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How do social interactions with a significant other affect PTSD symptoms? An empirical investigation with a clinical sample
Article [Accepted Manuscript]
Is part ofJournal of aggression, maltreatment & trauma ; vol. 20, issue 3
- Université de Montréal. Faculté des arts et des sciences. École de criminologie
Social support and coping are both related to posttraumatic stress disorder (PTSD) symptoms, but the mechanisms underlying their relationships remain unclear. This study explores these relationships by examining the perceived frequency of supportive and countersupportive interactions with a significant other in PTSD patients. Ninety-six participants with PTSD were recruited and completed questionnaires assessing social interactions, ways of coping, and PTSD symptoms. Associations of social interactions (r2 = 4.1%–7.9%, p < .05) and coping (r2 = 15.9%– 16.5%, p < .001) with symptoms were independent, and suggested a direct association between social interactions and PTSD. Countersupportive interactions were more associated to symptoms than supportive interactions. Our findings suggest the development of psychotherapies that integrate social support interventions.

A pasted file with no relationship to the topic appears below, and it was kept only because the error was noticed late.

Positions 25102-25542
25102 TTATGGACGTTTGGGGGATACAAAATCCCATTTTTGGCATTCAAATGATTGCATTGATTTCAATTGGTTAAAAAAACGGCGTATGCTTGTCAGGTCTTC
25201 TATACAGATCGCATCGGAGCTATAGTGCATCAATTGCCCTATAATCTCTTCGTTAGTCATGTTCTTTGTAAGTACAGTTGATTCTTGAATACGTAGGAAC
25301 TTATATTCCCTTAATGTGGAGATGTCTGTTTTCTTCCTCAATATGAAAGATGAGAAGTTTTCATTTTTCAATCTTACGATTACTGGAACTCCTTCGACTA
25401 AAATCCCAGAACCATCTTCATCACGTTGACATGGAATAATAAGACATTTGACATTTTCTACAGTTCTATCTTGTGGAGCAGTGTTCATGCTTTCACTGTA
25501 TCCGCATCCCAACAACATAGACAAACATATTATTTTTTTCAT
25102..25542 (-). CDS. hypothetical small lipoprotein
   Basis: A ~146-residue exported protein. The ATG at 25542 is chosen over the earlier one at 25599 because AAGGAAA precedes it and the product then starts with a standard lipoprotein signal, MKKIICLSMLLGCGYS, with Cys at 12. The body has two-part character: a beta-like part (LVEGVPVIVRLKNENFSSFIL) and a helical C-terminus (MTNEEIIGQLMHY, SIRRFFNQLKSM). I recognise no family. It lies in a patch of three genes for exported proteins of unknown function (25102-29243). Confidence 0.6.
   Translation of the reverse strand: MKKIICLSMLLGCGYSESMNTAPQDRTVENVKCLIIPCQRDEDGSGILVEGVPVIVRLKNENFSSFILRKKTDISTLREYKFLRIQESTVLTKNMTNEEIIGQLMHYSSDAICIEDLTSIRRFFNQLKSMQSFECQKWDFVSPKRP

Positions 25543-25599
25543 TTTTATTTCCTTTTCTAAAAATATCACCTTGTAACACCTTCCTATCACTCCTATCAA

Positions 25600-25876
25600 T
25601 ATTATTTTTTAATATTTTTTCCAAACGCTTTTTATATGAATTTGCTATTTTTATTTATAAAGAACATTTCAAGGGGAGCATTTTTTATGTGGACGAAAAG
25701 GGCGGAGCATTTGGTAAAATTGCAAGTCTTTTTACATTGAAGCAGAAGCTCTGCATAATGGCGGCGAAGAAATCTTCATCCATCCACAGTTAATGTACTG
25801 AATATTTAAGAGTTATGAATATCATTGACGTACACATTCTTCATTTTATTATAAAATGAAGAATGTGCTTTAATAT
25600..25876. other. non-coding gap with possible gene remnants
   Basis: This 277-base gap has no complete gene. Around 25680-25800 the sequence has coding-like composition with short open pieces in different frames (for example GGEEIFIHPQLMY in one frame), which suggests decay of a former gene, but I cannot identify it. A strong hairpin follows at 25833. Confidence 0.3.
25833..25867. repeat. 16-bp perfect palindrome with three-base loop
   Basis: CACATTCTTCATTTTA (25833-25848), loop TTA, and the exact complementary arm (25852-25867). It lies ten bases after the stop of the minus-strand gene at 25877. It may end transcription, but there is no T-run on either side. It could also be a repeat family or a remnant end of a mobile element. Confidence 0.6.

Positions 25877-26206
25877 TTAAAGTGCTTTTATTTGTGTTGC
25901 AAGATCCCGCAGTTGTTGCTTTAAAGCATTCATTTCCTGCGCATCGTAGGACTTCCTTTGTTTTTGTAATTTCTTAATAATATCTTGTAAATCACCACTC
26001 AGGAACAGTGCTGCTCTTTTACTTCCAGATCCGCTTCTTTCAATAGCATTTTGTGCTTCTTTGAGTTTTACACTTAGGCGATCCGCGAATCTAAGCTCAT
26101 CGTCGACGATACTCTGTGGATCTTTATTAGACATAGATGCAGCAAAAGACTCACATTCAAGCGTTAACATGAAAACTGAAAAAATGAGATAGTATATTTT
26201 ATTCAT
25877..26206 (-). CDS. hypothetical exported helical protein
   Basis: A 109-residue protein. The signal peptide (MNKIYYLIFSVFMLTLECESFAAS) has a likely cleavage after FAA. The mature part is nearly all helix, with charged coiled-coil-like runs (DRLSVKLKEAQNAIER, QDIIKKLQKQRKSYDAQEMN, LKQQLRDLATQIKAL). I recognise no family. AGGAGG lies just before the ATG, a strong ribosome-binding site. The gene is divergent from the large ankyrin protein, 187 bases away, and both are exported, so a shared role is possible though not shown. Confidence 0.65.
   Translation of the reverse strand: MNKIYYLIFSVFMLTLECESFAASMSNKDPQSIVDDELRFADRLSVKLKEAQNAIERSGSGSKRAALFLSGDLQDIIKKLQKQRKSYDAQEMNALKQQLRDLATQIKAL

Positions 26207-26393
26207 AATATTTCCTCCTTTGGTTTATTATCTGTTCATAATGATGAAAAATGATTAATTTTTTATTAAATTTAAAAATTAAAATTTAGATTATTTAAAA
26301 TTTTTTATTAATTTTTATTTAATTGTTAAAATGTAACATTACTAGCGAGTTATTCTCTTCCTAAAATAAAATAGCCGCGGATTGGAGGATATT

Guay, S., Beaulieu-Prévost, D., Beaudoin, C., St-Jean-Trudel, É., Nachar, N., Marchand, A., & O'connor, K. P. (2011). How do social interactions with a significant other affect PTSD symptoms? An empirical investigation with a clinical sample. Journal of aggression, maltreatment & trauma, 20(3), 280-303.